This past Thanksgiving we broke tradition! My grandparents had been having a rough year medically. My mother was stressed out with worry and exhaustion and decided she and my step-Dad would slip off to Pigeon Forge this year. My heart sank to my stomach and then panic sat in, that means it falls back on me!
Now another thing had occurred this past year that would add to the change of our traditions, my husband and I became legally separated back in the early spring of this year and in the divorce process. Now after 19 + years of marriage my family had become quite attached to him, so attached in fact that most of my family backed off in even talking to me. Different ones would whisper things to my children telling them that their Mommy, (AKA: Me!) needed to take their Daddy back and make this all ok because it was their Mommy’s fault, that she (I) made him leave. They had no clue what was going on all they knew was that I made a choice to no longer be a submissive house wife. Now, to air out all of our dirty laundry would make for an extremely interesting story I think it’s best kept to myself for the time being. Never the less whether my mother would be home to cook the turkey or not, him not being there would be different for all of us.
But things had been taken to the next level. Tradition wasn’t just broken it was shattered! Now that my mom would be gone and the rest of my family barely conversing with me I knew I wouldn’t get an invite anywhere else and I was right. So I decided to host my first Thanksgiving dinner for my girls and some very dear friends. It was a near disaster and I’m kind of glad it was because it allowed me to see just how special the ones that did chose to be with me and my girls were.
I was already nervous over hosting Thanksgiving for the first time but on top of that this would be the first Thanksgiving I wouldn’t have my Mom with me. In addition, we had tore out the main bathroom for a remodel and was not finished. The pressure was on, in between cooking different dishes I would work on the bathroom laying tile and trying to get at least the floor done before everyone got here. I worked diligently trying to multi-task fixing a feast for twelve people, remodel a bathroom, taking care of two little girls, clean house all while keeping a smile through the duration of missing my Mom and the childish pouting feeling I had over being shunned by the rest of the family.
However I was determined to give my girls their big Thanksgiving dinner they were use to and to include and enjoy those who had been there for me and my girls along this rough road. Those that held my hand and wiped my tears. I wanted to show them how much I appreciated them being there for me, for us. Funny how people will try to comfort you in saying I’m here for ya’ call if you need me. However when you call they are too busy to help or manage to miss your call for help. Another handful of empty promises. But occasionally you do find a few good friends that are really there when you need them and they were my Thanksgiving guests and proved once again to be there for me no matter what.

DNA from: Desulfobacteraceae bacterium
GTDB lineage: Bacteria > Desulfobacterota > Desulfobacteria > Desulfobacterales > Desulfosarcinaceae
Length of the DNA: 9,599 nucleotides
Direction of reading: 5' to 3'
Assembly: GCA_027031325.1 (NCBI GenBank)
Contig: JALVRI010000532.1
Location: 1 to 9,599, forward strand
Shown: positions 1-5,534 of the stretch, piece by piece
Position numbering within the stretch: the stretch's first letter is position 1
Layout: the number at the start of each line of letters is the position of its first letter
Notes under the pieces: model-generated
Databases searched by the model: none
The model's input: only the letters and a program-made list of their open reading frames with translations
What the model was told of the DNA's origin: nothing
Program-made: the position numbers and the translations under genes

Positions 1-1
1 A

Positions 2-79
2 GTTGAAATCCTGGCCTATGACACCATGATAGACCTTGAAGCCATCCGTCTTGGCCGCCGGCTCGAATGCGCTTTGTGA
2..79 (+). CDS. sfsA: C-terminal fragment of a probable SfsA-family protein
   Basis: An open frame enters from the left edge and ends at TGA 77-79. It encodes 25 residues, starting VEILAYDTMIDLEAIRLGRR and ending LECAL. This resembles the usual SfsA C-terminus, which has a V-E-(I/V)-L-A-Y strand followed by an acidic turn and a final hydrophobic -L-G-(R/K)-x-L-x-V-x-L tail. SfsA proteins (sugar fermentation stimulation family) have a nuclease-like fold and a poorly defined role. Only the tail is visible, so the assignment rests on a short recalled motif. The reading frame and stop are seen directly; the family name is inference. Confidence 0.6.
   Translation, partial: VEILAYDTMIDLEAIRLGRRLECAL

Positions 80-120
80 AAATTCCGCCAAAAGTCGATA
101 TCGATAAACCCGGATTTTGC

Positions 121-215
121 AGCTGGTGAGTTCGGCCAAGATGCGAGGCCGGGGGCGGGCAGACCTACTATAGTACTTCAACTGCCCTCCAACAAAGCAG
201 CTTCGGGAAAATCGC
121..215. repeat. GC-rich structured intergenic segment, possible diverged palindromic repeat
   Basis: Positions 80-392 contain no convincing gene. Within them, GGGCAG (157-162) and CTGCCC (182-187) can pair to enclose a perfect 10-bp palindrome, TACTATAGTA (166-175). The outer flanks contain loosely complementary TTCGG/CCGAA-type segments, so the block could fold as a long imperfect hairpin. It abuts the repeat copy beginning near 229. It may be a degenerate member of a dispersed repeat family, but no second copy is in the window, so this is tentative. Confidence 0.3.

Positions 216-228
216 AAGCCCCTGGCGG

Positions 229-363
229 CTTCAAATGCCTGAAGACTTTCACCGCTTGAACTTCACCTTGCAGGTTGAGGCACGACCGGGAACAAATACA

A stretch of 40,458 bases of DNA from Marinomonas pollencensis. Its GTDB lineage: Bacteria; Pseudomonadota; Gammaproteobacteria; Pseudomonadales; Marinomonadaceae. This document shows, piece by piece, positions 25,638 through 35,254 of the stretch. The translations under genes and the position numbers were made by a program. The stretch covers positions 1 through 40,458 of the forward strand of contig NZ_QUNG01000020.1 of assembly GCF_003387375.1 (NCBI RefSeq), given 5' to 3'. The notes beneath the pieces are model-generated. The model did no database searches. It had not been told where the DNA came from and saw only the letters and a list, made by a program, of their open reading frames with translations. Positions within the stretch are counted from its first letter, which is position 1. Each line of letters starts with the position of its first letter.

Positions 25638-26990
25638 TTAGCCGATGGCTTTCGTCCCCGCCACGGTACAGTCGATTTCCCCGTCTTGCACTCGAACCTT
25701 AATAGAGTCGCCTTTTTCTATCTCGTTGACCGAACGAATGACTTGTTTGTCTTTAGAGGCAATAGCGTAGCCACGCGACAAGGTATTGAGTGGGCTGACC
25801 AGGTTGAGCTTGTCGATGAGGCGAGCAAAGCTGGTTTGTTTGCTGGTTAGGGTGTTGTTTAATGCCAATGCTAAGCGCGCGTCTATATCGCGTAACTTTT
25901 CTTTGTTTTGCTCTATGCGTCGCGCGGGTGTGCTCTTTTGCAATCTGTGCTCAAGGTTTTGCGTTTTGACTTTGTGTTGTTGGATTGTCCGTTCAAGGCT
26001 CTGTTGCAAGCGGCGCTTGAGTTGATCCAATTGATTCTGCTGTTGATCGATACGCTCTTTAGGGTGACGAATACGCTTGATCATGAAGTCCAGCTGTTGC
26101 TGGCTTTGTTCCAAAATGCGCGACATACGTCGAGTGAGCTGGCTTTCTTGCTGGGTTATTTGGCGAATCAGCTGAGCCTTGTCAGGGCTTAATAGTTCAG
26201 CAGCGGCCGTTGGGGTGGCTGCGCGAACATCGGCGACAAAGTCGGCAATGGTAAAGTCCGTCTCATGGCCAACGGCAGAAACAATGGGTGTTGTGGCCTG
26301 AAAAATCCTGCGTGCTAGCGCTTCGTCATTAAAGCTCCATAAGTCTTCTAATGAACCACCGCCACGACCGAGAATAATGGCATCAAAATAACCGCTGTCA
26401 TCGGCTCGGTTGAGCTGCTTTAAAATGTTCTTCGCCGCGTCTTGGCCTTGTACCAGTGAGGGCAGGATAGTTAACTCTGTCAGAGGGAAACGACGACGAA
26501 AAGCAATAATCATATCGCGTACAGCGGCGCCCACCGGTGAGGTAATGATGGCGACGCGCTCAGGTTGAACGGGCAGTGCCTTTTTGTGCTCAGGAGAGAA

I worked on the bathroom and dinner until 4:00 am before finally giving up and going to bed. As 6:30 am rolled around one of my dear friends showed up after working a twelve hour all night shift to help get things done. With two and a half hours sleep I started back on the bathroom tile while he, with no sleep, prepared the turkey. Again back and forth trying to get everything done from the kitchen then back to the tile. Then to my surprise my guests started to arrive. I stood there in horror, covered in tile mortar. I looked over the kitchen and almost cried … the eggs still in the pan needing shelled, split and mixed, the pile of potatoes that my 11 year old was trying to peel for me, the dining table piled high with tools and such, the boxes of pudding that wasn’t cooked but even with all that, it wasn’t the worse thing there.
The most embarrassing part, as if all that wasn’t enough, a nightmare for certain was to have my dinner guests arrive to find a toilet sitting beside my dining room table. Oh my gosh! How gross? How could I ever live that down? Before I could break out into a teary toddler style tantrum it hit me and I announced to all my dinner guests, “Well! If your toilet is sitting in your kitchen during your Thanksgiving feast ….. Then you might be a redneck!” Oh thank you, thank you, thank you Jeff Foxworthy for those stupid jokes that just saved me from a mental breakdown! At that point I couldn’t even tell you if anyone laughed, I think they did but it didn’t matter because I made myself laugh. I tried to muster up what very little dignity I had left and announced I was going to take a shower. I turned and marched to our second bathroom in the back of the house as if I was walking down death row. Still appalled, dreadfully embarrassed and frantically furious at myself I tried to regain my composer.